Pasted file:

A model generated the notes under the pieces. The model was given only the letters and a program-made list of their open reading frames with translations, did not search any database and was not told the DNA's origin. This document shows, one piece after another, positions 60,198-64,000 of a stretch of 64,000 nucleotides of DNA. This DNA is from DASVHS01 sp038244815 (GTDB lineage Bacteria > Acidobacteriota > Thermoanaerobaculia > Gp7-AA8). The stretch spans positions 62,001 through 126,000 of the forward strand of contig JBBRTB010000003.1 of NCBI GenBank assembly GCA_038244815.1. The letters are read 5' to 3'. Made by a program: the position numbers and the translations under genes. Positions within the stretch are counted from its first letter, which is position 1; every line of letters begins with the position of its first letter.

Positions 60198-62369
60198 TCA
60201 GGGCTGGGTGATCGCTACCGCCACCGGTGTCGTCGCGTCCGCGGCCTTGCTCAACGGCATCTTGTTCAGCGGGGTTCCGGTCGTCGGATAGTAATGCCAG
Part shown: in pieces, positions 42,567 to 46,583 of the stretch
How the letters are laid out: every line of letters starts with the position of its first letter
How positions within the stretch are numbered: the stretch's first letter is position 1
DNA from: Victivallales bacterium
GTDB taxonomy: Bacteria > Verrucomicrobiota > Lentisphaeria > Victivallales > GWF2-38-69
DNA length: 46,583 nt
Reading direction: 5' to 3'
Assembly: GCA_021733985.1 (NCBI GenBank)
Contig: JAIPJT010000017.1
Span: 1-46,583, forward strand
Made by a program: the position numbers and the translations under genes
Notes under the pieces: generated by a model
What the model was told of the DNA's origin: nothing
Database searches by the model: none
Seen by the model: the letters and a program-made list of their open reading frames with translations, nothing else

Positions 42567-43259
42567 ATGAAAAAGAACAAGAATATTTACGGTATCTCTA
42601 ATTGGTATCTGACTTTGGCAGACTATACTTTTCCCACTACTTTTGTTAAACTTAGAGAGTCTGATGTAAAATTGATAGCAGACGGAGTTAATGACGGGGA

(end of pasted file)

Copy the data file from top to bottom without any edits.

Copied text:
A model generated the notes under the pieces. The model was given only the letters and a program-made list of their open reading frames with translations, did not search any database and was not told the DNA's origin. This document shows, one piece after another, positions 60,198-64,000 of a stretch of 64,000 nucleotides of DNA. This DNA is from DASVHS01 sp038244815 (GTDB lineage Bacteria > Acidobacteriota > Thermoanaerobaculia > Gp7-AA8). The stretch spans positions 62,001 through 126,000 of the forward strand of contig JBBRTB010000003.1 of NCBI GenBank assembly GCA_038244815.1. The letters are read 5' to 3'. Made by a program: the position numbers and the translations under genes. Positions within the stretch are counted from its first letter, which is position 1; every line of letters begins with the position of its first letter.

Positions 60198-62369
60198 TCA
60201 GGGCTGGGTGATCGCTACCGCCACCGGTGTCGTCGCGTCCGCGGCCTTGCTCAACGGCATCTTGTTCAGCGGGGTTCCGGTCGTCGGATAGTAATGCCAG
Part shown: in pieces, positions 42,567 to 46,583 of the stretch
How the letters are laid out: every line of letters starts with the position of its first letter
How positions within the stretch are numbered: the stretch's first letter is position 1
DNA from: Victivallales bacterium
GTDB taxonomy: Bacteria > Verrucomicrobiota > Lentisphaeria > Victivallales > GWF2-38-69
DNA length: 46,583 nt
Reading direction: 5' to 3'
Assembly: GCA_021733985.1 (NCBI GenBank)
Contig: JAIPJT010000017.1
Span: 1-46,583, forward strand
Made by a program: the position numbers and the translations under genes
Notes under the pieces: generated by a model
What the model was told of the DNA's origin: nothing
Database searches by the model: none
Seen by the model: the letters and a program-made list of their open reading frames with translations, nothing else

Positions 42567-43259
42567 ATGAAAAAGAACAAGAATATTTACGGTATCTCTA
42601 ATTGGTATCTGACTTTGGCAGACTATACTTTTCCCACTACTTTTGTTAAACTTAGAGAGTCTGATGTAAAATTGATAGCAGACGGAGTTAATGACGGGGA